off for battle! With the loopholes his main ammunition, he organized
his own postal service and audaciously named it "The American
Letter Mail Company." The company offered to deliver letters,
with no limit on weight at reduced rates. He even ran an ad on the
front page of the New York Daily Tribune with the following
information: "AMERICAN POST OFFICE – The American Letter
Mail Company has established post offices in New York, Philadelphia,
Baltimore and Boston, and will deliver letter daily from each city
to the others – twice a day between New York and Philadelphia.
Postage 6 1/4 cents per each half-ounce, payable in advance always.
Stamps 20 for a dollar. Their purpose it to carry letters by the
most rapid conveyances, and at the cheapest rates and to extend
their operations (as fast as patronage will justify) over the principal
routes of the country, so as to give the public the most extensive
facilities for correspondence that can be afforded at a uniform
rate.

"The Company
design also (if sustained by the public) is to thoroughly agitate
the questions, and test the Constitutional right of the competition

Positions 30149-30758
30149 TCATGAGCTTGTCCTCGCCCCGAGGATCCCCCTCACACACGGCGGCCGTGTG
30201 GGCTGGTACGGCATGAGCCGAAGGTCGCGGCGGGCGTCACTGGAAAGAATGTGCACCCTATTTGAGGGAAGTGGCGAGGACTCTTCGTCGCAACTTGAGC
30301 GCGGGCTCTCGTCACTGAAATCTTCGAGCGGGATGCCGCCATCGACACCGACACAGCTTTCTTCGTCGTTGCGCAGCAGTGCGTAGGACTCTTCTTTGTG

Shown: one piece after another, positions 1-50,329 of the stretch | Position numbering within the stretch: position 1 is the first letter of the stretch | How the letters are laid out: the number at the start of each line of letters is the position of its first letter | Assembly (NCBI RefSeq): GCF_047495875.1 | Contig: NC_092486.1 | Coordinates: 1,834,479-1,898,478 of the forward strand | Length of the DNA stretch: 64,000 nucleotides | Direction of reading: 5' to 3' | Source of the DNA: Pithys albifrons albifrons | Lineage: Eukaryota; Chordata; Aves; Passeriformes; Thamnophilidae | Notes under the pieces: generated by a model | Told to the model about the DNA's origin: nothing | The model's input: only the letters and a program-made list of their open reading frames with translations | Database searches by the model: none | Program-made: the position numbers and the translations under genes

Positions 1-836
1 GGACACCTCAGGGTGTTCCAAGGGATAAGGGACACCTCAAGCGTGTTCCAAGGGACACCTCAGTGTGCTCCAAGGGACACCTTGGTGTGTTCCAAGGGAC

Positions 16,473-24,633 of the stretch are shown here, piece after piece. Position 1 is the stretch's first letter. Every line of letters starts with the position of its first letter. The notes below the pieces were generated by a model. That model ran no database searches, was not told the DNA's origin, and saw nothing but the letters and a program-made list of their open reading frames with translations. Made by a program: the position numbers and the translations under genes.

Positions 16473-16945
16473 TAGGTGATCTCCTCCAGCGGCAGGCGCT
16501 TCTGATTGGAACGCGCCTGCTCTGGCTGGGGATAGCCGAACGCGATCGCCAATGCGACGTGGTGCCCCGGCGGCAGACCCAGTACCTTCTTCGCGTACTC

in the business of carrying letters – the ground on which they
assert this right are published and for sale at the post offices
in pamphlet form."

The public
enthusiastically approved the venture. Congress, however, was sputtering
and the Postal Department was howling – all of Washington was
enraged. How dare Spooner do this? How dare he so openly flout the
Constitution? Government postal revenues took a nose dive while
"The American Letter Mail Company" went merrily on its
way picking up the postal business everywhere.

Washington
lawmakers had no intention of sitting still for any "that Spooner’s
shenanigans." The midnight oil burned as attorneys pored over
their books. Soon, the suits against Spooner and his cohorts began.
Railroad heads were given full warning that government mails would
be removed unless space and passage were refused to private letter
carriers. It was "round one" for the government when an
agent of Spooner’s company was found guilty and fined for transporting
letters in a railroad car over a postroad of the United States.

The "round
two" went to Spooner when a U.S. District Judge advised a jury
that owners of conveyances were not liable under law if, unknown